Tennessee Wind Project Suspended
Finding alternative and renewable energy sources is essential for securing continued affordable power across not only Tennessee but also across the country. Fossil fuels are non-renewable, and eventually our supply will dwindle: when this happens the cost of energy will increase considerably, and low supply levels could even make energy availability scarce. As a result it is essential that we find renewable energy sources within the state that are accessible, affordable, and kind to the planet. However the search for affordable renewable energy in Tennessee has hit a bump in the road this month, with state laws halting development of a $100 million wind farm project in the state for at least the next twelve months. Developer Apex Clean Energy of Charlottesville, Virginia, cited “current market conditions” as their reason for suspending the project.
Concerns About the Impact of the Wind Farm
The instigator of the reason the project has been temporarily suspended is because of a moratorium that was sponsored by Crossville Republican Rep. Cameron Sexton. Sexton posed that the residents of a nearby retirement community were concerned that the proximity of the wind farm would affect the financial value of their homes. Additional concerns presented were that the windmills would be noisy, and that they had the potential to harm local wildlife. As a result, the development manager of the project announced that it would be suspended, stating that “There are several important inflection points at which we determine whether the fundamental attributes of the project support a continuing investment in that project…We have come to such an inflection point on the Crab Orchard Wind project.” With 23 turbines, the now halted Crab Orchard wind farm would have been the largest of its kind in the state.
This is bad news for Tennessee householders hoping to take advantage of affordable and environmentally friendly renewable wind energy: the wind farm project was forecast to provide power for over 20,000 homes, removing pressure from the continued search for new fossil fuel sources. Finding affordable gas and electricity tariffs is a challenge for households that are feeling the financial strain, and it was hoped that an additional source of power being generated within the state would have driven down the overall cost of energy for consumers.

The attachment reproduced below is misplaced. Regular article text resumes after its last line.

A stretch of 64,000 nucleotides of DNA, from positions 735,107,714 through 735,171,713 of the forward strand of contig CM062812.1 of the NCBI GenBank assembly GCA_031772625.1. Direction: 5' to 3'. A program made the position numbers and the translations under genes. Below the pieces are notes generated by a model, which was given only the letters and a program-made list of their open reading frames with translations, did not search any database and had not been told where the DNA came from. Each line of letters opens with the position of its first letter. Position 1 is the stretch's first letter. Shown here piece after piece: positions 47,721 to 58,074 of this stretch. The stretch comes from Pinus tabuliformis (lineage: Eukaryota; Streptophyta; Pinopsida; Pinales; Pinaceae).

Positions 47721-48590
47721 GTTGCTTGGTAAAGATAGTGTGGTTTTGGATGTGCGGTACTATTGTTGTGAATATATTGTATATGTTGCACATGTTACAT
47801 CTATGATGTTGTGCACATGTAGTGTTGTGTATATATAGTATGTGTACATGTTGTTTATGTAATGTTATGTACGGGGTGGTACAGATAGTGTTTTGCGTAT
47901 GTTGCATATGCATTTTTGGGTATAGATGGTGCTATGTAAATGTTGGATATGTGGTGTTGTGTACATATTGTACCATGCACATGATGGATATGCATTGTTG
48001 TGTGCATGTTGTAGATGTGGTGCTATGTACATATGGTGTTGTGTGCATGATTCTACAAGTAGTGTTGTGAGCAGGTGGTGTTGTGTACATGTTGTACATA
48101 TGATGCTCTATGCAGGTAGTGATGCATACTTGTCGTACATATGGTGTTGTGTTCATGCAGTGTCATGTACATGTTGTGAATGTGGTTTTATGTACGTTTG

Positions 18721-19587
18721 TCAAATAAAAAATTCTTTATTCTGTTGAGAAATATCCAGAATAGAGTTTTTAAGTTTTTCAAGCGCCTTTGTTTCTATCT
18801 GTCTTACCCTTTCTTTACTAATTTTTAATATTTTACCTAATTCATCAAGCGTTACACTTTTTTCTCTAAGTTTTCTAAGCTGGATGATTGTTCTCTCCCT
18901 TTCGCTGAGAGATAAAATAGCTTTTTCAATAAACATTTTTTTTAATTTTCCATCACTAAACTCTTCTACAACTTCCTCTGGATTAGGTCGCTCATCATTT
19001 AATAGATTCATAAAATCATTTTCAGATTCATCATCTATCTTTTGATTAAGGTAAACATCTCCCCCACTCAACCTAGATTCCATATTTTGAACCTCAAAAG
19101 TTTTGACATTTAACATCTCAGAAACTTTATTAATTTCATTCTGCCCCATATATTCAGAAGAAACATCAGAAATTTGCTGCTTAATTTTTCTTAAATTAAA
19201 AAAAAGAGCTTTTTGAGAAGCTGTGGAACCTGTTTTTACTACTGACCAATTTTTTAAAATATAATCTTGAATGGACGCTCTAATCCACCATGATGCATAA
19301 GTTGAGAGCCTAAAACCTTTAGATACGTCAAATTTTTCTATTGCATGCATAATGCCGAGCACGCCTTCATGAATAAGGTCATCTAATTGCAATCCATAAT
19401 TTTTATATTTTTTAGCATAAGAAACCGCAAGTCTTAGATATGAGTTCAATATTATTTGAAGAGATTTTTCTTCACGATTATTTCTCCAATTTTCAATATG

How Effective is Wind Power?
The United States is yards ahead of the rest of the world when it comes to wind power production: we produce more wind power than any other country in the world. Despite this, wind farms currently provide less than 5% of the energy in the United States, so there is certainly room for improvement; the space needed for more wind farms is available and the technology is also in place in the country. All that is needed is the demand on a state level, including more demand for wind technology within Tennessee itself. Some states are producing more wind power than others: Iowa, for example generated 31% of its energy from wind farms in 2016. By comparison, Tennessee was only able to produce 0.1% of its annual energy production from its existing wind farms.
Another key benefit of supporting wind power in the state that should not be overlooked is the increased number of jobs the project would generate. Unemployment levels are still relatively high within the state of Tennessee and any project that could lead to increased employment levels should be welcomed. Wind power currently supports 73,000 high level, specialist jobs across all 50 states. Included in the figure are the almost 20,000 American workers working within over 500 factories across 43 states who now build wind turbine parts and materials.It stands the reason that the more wind turbines we use and need to build, the more jobs will become available creating the parts and materials that are so integral to this industry. It is hoped that by 2030, 20% of all power within the United States will be generated by wind farms and, if this target is reached, we will see another increase in the number of jobs and the financial gains generated from wind energy production. Maybe it’s time to reassess the wind power situation in Tennessee, to ensure that as the industry develops, our state doesn’t get left behind.